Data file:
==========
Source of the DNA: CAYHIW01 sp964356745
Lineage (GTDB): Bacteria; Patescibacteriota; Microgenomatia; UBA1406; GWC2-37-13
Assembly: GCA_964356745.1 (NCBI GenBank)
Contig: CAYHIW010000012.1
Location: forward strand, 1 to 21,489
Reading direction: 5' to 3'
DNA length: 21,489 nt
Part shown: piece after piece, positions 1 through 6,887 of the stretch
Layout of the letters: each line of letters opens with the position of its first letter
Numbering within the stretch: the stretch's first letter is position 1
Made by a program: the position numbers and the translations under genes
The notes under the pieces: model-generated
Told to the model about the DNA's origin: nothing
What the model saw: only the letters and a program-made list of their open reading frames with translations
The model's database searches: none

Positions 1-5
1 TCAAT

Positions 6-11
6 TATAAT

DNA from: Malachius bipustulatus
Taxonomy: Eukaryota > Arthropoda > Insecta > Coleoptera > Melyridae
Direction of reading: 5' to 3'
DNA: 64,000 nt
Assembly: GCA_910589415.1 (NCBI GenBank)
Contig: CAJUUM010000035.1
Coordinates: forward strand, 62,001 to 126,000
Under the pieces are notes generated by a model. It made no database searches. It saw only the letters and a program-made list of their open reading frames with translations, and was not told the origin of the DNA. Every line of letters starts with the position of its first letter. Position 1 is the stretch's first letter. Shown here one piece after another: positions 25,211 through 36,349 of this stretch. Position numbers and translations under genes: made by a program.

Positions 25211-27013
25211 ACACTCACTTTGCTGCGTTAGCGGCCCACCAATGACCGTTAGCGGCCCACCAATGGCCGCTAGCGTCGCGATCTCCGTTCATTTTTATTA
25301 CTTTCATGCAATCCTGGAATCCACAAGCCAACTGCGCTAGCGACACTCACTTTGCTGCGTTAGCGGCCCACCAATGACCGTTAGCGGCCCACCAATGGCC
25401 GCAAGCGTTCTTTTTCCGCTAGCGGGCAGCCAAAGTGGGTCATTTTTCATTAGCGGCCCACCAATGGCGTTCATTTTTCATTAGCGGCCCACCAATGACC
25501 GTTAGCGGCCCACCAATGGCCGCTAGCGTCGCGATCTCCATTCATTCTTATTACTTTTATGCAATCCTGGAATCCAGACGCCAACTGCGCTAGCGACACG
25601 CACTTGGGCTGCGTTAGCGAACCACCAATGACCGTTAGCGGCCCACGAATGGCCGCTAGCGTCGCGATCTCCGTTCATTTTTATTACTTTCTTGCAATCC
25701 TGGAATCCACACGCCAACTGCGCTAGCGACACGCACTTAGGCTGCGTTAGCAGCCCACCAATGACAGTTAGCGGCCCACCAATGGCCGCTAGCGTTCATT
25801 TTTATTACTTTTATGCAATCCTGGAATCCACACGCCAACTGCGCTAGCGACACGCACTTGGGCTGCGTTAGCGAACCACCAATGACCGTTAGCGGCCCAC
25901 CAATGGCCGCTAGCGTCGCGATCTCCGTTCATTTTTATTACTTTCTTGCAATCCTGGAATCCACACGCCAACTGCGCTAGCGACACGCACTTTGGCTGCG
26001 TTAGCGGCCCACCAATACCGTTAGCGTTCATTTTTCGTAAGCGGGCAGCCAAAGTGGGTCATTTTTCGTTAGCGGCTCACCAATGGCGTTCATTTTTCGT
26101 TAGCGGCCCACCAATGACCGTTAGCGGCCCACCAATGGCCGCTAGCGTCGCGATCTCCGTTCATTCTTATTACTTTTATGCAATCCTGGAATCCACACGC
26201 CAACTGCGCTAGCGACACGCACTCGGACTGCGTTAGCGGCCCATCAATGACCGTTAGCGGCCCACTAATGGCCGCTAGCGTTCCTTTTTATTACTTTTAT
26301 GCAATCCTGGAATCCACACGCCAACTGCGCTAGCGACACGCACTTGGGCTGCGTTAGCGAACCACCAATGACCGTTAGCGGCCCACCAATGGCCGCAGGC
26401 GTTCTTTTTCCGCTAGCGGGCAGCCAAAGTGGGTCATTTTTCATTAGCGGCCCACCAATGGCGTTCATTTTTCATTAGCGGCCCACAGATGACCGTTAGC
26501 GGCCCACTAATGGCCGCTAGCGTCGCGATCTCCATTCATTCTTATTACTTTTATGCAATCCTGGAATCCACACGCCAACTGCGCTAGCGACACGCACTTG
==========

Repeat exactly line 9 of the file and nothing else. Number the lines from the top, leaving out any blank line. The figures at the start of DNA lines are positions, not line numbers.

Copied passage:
Layout of the letters: each line of letters opens with the position of its first letter